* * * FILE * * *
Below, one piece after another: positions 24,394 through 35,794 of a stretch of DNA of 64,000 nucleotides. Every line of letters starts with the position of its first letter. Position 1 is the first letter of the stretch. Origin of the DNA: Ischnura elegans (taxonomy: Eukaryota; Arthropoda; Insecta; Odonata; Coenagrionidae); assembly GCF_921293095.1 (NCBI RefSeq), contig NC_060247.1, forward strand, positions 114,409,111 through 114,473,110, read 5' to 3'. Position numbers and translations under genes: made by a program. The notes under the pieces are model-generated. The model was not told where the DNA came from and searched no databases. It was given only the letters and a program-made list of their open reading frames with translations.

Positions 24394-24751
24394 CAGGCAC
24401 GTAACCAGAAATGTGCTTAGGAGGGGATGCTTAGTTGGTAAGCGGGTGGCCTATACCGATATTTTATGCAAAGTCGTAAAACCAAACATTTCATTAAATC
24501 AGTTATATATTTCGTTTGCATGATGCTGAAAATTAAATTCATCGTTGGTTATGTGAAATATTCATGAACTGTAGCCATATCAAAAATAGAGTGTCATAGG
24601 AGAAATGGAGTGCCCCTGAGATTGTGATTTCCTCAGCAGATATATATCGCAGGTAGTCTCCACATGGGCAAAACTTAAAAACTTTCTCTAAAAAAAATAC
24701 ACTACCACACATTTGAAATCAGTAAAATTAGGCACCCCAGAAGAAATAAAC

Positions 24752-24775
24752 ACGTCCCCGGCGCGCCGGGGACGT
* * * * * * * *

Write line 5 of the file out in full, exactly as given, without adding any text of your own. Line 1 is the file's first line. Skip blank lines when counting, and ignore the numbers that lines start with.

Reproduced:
24501 AGTTATATATTTCGTTTGCATGATGCTGAAAATTAAATTCATCGTTGGTTATGTGAAATATTCATGAACTGTAGCCATATCAAAAATAGAGTGTCATAGG